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Learning Targets Predict what youth culture was like in the in the 1920s. Describe how life changed in the 1920s. Evaluate how changing life in the 1920s.

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Presentation on theme: "Learning Targets Predict what youth culture was like in the in the 1920s. Describe how life changed in the 1920s. Evaluate how changing life in the 1920s."— Presentation transcript:

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2 Learning Targets Predict what youth culture was like in the in the 1920s. Describe how life changed in the 1920s. Evaluate how changing life in the 1920s has impacted life today.

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4 1920s Changing Life Slang 1.Read 1.Read through “Slang of the 1920s” and circle your favorite three slang words of the 1920s. Circle 2. Circle your favorite three slang words. Share 3. Share your favorite words at your tables. Discuss 4. Discuss: What predictions about changing life in the 1920s can you make from reviewing these slang words?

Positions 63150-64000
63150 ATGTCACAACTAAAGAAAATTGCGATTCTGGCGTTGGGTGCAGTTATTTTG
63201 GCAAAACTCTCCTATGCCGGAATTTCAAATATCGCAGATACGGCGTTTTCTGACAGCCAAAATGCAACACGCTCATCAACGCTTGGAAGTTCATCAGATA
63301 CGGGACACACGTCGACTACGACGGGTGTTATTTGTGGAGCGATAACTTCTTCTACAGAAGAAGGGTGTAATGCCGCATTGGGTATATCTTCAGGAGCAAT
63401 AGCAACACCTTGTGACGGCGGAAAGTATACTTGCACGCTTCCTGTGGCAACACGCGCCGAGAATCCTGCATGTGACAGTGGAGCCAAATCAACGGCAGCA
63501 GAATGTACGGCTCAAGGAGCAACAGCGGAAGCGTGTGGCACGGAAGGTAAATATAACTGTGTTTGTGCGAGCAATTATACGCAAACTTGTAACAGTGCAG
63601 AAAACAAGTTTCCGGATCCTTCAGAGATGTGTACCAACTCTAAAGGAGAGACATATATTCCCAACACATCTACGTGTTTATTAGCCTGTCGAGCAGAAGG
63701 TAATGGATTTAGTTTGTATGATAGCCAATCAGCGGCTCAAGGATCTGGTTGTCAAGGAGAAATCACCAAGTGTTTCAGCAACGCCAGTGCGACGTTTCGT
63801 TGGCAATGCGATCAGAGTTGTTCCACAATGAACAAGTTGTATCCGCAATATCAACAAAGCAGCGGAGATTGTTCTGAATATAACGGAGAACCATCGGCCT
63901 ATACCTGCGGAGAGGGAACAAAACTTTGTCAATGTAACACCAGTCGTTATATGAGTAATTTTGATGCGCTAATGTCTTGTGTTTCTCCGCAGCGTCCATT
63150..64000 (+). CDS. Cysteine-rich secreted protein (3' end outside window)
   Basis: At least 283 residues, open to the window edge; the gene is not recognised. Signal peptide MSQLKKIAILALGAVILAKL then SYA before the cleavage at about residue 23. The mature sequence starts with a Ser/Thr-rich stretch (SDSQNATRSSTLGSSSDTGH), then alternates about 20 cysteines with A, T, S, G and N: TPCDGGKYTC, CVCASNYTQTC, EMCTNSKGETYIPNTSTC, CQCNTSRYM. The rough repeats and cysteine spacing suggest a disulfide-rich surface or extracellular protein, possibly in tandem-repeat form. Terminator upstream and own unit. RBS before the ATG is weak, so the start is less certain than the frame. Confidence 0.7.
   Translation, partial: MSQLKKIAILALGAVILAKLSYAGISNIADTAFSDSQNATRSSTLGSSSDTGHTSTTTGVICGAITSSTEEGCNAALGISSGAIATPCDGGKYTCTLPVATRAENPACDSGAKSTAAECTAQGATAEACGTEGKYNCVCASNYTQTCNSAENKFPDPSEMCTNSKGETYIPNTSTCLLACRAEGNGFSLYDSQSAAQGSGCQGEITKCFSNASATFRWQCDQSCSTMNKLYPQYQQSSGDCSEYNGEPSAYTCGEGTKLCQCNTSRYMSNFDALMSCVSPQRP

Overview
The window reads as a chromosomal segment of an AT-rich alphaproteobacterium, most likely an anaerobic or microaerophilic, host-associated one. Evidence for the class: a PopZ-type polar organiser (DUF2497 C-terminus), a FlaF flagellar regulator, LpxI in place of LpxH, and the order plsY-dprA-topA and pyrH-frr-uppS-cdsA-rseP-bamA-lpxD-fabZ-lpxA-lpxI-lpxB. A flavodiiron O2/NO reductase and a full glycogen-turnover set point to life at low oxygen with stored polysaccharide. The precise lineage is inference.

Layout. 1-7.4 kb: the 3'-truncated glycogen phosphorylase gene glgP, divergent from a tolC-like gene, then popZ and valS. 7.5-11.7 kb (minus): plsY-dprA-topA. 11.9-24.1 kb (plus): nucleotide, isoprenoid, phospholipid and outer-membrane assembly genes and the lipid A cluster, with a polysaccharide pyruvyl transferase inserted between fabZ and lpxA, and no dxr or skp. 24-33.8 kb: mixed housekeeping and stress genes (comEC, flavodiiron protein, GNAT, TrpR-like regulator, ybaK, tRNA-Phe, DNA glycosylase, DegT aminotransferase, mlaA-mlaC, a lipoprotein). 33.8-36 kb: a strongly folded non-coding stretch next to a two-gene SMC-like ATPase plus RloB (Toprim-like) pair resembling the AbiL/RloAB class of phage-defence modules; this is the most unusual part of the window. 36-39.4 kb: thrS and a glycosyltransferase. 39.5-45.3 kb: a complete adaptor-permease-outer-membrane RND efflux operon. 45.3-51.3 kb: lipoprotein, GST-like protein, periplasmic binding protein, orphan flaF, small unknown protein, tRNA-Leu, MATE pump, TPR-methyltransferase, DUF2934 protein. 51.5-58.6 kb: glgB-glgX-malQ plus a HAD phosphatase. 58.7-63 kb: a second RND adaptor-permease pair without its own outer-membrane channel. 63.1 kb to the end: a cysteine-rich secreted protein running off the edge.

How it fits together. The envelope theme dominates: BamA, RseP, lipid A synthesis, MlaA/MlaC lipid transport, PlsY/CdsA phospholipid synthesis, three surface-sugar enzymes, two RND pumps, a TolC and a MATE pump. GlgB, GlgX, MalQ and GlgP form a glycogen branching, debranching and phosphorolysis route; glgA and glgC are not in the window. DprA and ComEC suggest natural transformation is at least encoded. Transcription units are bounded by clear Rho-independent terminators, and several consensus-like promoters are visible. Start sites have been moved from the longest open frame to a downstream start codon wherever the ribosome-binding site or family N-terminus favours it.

5 1. The Car & Ford’s Assembly Line  assembly line makes cars affordable for masses  Impact: less isolation, roads, suburbs, economic boom Production time from 12 hours to 2 hours! $5 an day so could afford car themselves

6 Ford’s Model T 1927=$290 (3 mths. wages so used installment plans; 2/3 of sales)

7 1920sToday Discussion Think: What type of automobile technology would be considered revolutionary today? Write this in your notebook. Pair: Discuss your ideas with the person sitting next to you. Share: Share your ideas with the large group.

8 2. Harlem Renaissance & Jazz  African American achievement in literature, music, & the arts  jazz developed in South, spread across nation  Impact: A.A. literature, music, & art recognized

9 Harlem as the night spot in the 1920s

10 1920sToday Discussion –What artists today are making great achievements, such as those in the Harlem Renaissance? Who are they? –Is there a place for artists today such as there was in Harlem in the 1920s? If so, where? If not, why not?

11 3. Leisure Time  movies, radio, & sports become popular  “flappers” challenge social norms  impact: a popular culture is created 10 million movie goers 2/3 weekly 10 million radio listeners